World Internet Usage • Over 1 billion Internet users, 16% of world population. • World Internet Usage • Over 1 billion Internet users, 16% of world population. • Largest penetration rate of 68. 6% in North America, 227 million users from 331 million population. • Largest number of Internet users is in Asia, 380 million users from 3. 6 billion population. 21

2. Five Generations of Distance Education • • First generation: “The Correspondence Model” Second 2. Five Generations of Distance Education • • First generation: “The Correspondence Model” Second generation: “The Multimedia Model” Third generation: “The Telelearning Model” Fourth Generation: “The Web-based Learning Model” • Fifth Generation: “The Internet Distance Education Model” 22

Five Generations of DE (Cont. ) First Generation The Correspondence Model ·Print 23 Five Generations of DE (Cont. ) First Generation The Correspondence Model ·Print 23

Five Generations of DE (Cont. ) The first generation: • started in the late Five Generations of DE (Cont. ) The first generation: • started in the late 1800’s and early 1900’s • was known as “correspondence study” using postal mail. • The students and instructors communicated through writing and postal mail. 24

Five Generations of DE (Cont. ) The first generation (Cont. ) • Baltimore’s Calvert Five Generations of DE (Cont. ) The first generation (Cont. ) • Baltimore’s Calvert School was the first elementary school and University of Chicago was the first university to offer correspondence study in the early 1900’s. 25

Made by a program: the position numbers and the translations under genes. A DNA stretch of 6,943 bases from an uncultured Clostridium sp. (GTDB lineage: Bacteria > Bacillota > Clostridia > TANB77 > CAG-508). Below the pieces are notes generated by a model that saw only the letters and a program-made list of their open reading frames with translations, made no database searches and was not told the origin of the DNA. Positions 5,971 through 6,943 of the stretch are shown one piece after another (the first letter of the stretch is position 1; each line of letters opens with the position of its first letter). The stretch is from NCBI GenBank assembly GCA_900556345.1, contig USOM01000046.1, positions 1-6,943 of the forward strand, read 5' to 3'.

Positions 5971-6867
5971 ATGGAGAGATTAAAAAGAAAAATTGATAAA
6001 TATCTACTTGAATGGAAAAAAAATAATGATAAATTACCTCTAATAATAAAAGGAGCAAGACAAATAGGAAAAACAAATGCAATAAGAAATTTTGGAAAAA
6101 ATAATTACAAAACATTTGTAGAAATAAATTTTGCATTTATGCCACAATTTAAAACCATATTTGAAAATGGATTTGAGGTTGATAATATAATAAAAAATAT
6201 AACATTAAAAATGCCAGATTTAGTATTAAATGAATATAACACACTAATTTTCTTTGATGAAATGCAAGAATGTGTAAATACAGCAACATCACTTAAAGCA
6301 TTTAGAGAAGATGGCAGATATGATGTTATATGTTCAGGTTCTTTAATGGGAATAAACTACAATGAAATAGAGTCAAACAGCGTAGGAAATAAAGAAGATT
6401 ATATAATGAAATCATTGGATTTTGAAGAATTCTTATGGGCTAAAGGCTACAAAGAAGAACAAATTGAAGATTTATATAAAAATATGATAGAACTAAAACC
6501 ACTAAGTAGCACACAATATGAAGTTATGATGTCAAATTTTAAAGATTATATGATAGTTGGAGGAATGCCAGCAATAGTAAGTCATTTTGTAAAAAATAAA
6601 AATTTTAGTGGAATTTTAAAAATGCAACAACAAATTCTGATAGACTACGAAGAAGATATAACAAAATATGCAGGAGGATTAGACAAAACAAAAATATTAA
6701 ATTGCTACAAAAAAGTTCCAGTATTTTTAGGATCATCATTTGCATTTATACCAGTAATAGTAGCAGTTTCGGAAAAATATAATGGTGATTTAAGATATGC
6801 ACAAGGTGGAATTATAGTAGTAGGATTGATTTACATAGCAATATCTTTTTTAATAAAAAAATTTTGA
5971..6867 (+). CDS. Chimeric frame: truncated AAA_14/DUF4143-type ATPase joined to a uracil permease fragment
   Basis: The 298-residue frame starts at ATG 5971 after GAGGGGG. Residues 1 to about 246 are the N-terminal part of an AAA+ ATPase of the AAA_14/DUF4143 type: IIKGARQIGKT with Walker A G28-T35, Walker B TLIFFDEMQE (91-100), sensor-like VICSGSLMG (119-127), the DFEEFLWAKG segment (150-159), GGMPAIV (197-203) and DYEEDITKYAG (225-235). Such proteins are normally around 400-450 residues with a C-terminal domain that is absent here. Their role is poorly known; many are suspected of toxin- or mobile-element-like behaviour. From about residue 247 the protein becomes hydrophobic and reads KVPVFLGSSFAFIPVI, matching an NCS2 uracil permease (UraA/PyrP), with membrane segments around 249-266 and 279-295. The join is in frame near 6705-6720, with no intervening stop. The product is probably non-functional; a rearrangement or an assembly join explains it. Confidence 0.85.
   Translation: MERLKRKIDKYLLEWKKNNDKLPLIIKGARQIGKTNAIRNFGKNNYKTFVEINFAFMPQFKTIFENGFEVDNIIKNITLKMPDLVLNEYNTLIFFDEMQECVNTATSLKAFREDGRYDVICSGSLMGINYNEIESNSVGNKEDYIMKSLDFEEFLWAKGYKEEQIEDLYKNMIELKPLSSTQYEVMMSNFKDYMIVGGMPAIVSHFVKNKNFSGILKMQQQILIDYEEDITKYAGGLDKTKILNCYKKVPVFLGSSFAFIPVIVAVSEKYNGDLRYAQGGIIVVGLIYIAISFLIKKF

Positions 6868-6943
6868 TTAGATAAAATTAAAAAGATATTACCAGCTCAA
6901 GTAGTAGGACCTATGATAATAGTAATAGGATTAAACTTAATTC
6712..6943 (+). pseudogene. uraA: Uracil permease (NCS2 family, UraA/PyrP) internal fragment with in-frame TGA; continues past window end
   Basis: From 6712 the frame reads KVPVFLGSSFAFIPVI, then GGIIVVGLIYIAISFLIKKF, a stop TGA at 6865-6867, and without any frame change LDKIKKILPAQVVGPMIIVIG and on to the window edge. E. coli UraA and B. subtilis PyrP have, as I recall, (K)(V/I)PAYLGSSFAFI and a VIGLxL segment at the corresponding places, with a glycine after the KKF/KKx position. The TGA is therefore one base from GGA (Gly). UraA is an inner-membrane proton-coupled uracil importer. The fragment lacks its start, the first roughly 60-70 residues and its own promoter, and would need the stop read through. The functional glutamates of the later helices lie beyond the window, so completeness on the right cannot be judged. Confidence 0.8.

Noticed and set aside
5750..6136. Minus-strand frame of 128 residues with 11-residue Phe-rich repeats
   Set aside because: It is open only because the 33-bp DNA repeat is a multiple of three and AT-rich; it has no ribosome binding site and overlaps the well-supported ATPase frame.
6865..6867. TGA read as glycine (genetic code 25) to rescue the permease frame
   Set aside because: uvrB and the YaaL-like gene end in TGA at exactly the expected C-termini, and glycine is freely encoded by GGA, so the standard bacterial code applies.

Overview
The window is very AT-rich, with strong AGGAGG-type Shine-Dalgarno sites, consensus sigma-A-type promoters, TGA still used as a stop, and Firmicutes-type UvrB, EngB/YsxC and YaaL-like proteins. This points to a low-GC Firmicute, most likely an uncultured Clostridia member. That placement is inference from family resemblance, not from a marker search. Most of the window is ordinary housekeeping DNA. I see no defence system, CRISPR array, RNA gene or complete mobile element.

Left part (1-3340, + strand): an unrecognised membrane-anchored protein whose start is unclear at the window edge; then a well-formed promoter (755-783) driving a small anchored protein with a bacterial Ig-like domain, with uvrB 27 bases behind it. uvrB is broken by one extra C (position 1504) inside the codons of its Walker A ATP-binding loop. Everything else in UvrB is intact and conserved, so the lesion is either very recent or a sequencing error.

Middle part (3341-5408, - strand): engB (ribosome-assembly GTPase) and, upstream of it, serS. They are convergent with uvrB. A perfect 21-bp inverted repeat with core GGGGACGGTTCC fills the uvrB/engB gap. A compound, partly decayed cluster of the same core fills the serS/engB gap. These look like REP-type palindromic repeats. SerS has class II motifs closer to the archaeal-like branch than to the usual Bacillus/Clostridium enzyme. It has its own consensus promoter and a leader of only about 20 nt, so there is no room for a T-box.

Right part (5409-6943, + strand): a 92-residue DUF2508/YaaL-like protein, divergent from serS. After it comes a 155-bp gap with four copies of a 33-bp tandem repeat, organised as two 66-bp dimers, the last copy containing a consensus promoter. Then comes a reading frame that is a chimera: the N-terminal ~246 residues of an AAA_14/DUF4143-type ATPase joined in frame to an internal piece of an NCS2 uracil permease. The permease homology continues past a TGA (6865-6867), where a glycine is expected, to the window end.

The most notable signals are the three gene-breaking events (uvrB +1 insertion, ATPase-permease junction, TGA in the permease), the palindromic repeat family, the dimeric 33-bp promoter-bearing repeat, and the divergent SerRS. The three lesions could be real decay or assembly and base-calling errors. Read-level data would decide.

Five Generations of DE (Cont. ) The first generation (Cont. ) • As a Five Generations of DE (Cont. ) The first generation (Cont. ) • As a matter of fact, this kind of distance education can be offered through the Internet by using e-mail instead of the postal mail which is referred to as “snail mail” to indicate its slow speed comparing to the Internet. 26

Five Generations of DE (Cont. ) Second Generation The Multimedia Model · Print · Five Generations of DE (Cont. ) Second Generation The Multimedia Model · Print · Audiotape · Videotape · Computer-based learning (e. g. CML/CAL) · Interactive video (disk and tape) 27

Five Generations of DE (Cont. ) The second generation: • Is the “Open Universities” Five Generations of DE (Cont. ) The second generation: • Is the “Open Universities” which started in 1970’s. • The British Open University delivered the course information via radio and television. • The philosophy of “anyone, anytime, anywhere” was adopted by open universities. 28

Five Generations of DE (Cont. ) The second generation (Cont. ) • Any person Five Generations of DE (Cont. ) The second generation (Cont. ) • Any person may enroll in courses without regard to prior experience or education. • A student can begin and complete a course without time restrictions. • Course work and study is done anywhere the student chooses. 29